Whenever my personal and professional task lists are overflowing, I remind myself to slow down, meditate and let the universe speak to me. Intuitively, one would say that overflowing lists mean doing, not thinking. However, I find myself feeling like an unguided missile when I run to do things without thinking them through first.
Once the stay-at-home orders from the pandemic began, I was heartened by the news that my business was considered “essential,” meaning I could open my office with an abundance of caution. This provided me with some level of a routine that did not include trips to the refrigerator nor any conflicts with another homebound worker. But for a time, going to the office became a bit depressing. The roads were empty. My office building is virtually empty. Staff works from home. I began to feel adrift, like one of those Star Trek episodes where Captain Kirk is alone on the Enterprise in search of his crew and other signs of life.
Added to this was the uncertainty a number of our clients were feeling; the COVID-19 and energy sector-induced stock-market freefall; the millisecond opportunities to apply for the Payroll Protection Program and SBA emergency loans; missing stimulus checks; and crashing unemployment sites. It was time for a mental reset. It was time to concentrate on gratitude.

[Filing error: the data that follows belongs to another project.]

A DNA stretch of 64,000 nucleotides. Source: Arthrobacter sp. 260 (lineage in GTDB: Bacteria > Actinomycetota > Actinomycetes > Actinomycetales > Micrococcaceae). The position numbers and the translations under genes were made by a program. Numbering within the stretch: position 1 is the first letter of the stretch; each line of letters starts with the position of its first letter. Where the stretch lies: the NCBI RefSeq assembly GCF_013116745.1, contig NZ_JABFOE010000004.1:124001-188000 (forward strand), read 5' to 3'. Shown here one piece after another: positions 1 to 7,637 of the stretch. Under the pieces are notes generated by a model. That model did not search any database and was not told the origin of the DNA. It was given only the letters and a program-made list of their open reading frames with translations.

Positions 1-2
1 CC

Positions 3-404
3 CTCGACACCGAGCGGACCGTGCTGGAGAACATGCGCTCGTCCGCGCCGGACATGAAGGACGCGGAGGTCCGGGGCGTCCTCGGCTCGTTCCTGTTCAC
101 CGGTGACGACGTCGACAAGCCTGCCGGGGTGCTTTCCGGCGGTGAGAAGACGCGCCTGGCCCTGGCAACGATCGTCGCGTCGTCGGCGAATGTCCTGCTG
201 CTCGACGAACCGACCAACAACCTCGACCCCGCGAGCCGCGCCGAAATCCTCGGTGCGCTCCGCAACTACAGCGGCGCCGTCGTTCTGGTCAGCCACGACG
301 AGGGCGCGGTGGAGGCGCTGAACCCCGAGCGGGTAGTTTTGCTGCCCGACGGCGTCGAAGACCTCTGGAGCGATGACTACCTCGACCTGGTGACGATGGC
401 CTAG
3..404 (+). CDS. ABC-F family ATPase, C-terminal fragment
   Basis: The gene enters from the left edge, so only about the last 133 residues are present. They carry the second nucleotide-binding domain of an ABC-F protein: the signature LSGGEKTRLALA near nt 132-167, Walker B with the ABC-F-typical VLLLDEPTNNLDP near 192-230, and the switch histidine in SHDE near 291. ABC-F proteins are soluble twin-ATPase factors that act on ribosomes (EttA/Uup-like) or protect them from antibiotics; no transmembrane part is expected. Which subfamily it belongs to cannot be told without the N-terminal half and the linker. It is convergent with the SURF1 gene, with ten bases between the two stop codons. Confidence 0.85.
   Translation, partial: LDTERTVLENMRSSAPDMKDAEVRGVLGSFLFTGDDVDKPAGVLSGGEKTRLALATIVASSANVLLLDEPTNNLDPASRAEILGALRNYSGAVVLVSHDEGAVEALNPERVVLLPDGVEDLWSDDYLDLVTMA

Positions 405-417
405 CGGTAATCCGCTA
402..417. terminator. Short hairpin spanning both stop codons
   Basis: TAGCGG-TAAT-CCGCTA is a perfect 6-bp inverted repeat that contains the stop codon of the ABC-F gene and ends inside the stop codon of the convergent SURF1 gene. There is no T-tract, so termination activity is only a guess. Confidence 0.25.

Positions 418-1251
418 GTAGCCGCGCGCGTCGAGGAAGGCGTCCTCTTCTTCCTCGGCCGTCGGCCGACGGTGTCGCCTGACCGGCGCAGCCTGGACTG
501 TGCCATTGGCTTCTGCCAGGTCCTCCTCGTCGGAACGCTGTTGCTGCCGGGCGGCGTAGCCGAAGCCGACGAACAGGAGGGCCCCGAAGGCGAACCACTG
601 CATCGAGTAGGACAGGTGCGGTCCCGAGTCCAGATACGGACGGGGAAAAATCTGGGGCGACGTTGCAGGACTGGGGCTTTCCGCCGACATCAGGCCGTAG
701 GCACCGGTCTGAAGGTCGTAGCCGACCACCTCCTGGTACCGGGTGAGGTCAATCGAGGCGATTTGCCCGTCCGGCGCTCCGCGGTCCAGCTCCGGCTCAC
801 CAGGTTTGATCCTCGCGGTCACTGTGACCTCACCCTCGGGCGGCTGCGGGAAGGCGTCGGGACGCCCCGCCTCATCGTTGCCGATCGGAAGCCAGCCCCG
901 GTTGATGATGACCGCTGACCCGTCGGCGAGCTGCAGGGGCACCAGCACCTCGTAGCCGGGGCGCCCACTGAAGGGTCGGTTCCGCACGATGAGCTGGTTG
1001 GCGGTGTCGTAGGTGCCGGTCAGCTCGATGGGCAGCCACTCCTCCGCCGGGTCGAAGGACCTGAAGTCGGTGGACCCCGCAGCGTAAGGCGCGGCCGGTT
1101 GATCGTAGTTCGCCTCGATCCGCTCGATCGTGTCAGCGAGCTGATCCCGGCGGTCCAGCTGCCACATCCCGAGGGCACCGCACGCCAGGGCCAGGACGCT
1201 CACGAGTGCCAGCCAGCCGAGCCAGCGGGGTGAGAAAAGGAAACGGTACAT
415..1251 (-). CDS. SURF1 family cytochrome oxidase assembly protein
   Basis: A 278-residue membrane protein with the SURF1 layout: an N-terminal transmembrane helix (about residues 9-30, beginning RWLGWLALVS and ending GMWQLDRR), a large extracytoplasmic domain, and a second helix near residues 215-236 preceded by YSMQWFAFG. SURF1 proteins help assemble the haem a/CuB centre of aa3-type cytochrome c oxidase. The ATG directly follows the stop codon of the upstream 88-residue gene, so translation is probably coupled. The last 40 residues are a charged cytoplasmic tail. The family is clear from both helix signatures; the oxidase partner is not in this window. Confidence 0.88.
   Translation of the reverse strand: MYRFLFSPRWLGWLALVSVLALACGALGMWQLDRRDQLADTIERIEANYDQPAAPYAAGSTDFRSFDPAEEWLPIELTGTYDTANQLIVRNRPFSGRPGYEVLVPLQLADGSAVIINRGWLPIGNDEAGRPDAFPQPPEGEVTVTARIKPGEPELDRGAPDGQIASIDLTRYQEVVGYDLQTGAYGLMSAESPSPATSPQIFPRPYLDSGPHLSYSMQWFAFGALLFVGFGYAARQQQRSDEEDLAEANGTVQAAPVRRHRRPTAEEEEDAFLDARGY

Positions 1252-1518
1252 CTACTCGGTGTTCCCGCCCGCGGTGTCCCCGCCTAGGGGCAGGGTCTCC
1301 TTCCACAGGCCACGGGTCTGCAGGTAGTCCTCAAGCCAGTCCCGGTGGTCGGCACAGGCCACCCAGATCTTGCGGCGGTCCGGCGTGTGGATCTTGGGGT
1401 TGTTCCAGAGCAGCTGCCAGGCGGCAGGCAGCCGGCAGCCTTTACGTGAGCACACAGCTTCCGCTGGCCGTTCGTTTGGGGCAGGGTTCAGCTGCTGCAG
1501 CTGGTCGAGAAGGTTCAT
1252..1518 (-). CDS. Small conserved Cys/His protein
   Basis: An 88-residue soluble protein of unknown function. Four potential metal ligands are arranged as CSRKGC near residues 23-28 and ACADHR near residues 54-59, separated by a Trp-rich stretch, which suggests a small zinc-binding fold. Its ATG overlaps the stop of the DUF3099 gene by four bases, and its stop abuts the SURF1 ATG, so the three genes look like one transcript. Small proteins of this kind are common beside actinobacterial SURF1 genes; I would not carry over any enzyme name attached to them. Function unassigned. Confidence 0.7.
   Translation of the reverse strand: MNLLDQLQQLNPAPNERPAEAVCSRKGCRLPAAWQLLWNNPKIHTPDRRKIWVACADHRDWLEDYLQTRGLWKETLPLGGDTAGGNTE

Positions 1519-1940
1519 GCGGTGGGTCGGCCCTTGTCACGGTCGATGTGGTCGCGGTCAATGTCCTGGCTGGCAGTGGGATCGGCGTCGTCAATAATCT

I restarted daily journaling on April 1. The first question to answer in my journaling is, "What am I grateful for?" Gratitude gives perspective. Among the things I am grateful for: I have wonderful friends and clients; my health is good (in fact, I've lost 44 lbs. since Memorial Day 2019); my family is well; and I have my wits about me.
During one journaling session a thought came to me: If we can't be sure what tomorrow brings, why not reach out to everyone I know—and people who've positively impacted me, though I’ve never met them—and tell them why I am grateful to know them. One day I watched an online seminar from an Illinois-based financial writer and advisor named Ellen Rogin. The webinar was about the ways financial advisors can cope with stress. Ellen began by noting that most people become distracted with objects beyond the presentation—their phones, emails, notepads, files—and eventually stop listening. Instead, Ellen asked the audience to follow her instruction through breathing exercises, to calm the mind and still the soul. I thought that and the rest of her presentation were terrific. I wrote her an email expressing my gratitude for the presentation—and she turned it into a column for her newsletter!
Saying please and thank you are always good habits. Telling someone they've made a difference in your life elevates their day into something special. Having someone express their gratitude for you makes you feel, even for a brief while, that life is truly worth living, that things aren’t as bad for you as they could be, and that while you walked this Earth you mattered.